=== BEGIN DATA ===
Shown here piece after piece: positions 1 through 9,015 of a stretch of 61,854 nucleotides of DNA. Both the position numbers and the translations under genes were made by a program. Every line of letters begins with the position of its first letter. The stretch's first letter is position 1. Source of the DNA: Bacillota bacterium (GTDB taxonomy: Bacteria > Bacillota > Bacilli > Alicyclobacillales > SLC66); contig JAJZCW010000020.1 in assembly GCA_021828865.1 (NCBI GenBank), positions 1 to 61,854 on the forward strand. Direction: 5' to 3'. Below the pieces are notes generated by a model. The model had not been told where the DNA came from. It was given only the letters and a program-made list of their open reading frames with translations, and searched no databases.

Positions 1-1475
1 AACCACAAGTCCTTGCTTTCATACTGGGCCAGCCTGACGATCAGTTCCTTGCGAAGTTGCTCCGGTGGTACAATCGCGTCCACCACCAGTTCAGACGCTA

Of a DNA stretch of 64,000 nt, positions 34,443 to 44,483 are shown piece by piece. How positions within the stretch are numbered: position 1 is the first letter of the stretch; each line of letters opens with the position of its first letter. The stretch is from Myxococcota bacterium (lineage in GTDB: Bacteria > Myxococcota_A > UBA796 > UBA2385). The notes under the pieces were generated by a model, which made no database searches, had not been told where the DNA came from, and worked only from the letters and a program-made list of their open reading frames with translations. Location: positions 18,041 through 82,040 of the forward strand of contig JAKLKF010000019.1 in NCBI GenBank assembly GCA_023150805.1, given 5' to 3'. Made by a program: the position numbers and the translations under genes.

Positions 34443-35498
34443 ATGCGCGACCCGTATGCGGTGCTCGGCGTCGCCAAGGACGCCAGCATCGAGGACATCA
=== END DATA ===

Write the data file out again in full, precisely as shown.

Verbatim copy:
Shown here piece after piece: positions 1 through 9,015 of a stretch of 61,854 nucleotides of DNA. Both the position numbers and the translations under genes were made by a program. Every line of letters begins with the position of its first letter. The stretch's first letter is position 1. Source of the DNA: Bacillota bacterium (GTDB taxonomy: Bacteria > Bacillota > Bacilli > Alicyclobacillales > SLC66); contig JAJZCW010000020.1 in assembly GCA_021828865.1 (NCBI GenBank), positions 1 to 61,854 on the forward strand. Direction: 5' to 3'. Below the pieces are notes generated by a model. The model had not been told where the DNA came from. It was given only the letters and a program-made list of their open reading frames with translations, and searched no databases.

Positions 1-1475
1 AACCACAAGTCCTTGCTTTCATACTGGGCCAGCCTGACGATCAGTTCCTTGCGAAGTTGCTCCGGTGGTACAATCGCGTCCACCACCAGTTCAGACGCTA

Of a DNA stretch of 64,000 nt, positions 34,443 to 44,483 are shown piece by piece. How positions within the stretch are numbered: position 1 is the first letter of the stretch; each line of letters opens with the position of its first letter. The stretch is from Myxococcota bacterium (lineage in GTDB: Bacteria > Myxococcota_A > UBA796 > UBA2385). The notes under the pieces were generated by a model, which made no database searches, had not been told where the DNA came from, and worked only from the letters and a program-made list of their open reading frames with translations. Location: positions 18,041 through 82,040 of the forward strand of contig JAKLKF010000019.1 in NCBI GenBank assembly GCA_023150805.1, given 5' to 3'. Made by a program: the position numbers and the translations under genes.

Positions 34443-35498
34443 ATGCGCGACCCGTATGCGGTGCTCGGCGTCGCCAAGGACGCCAGCATCGAGGACATCA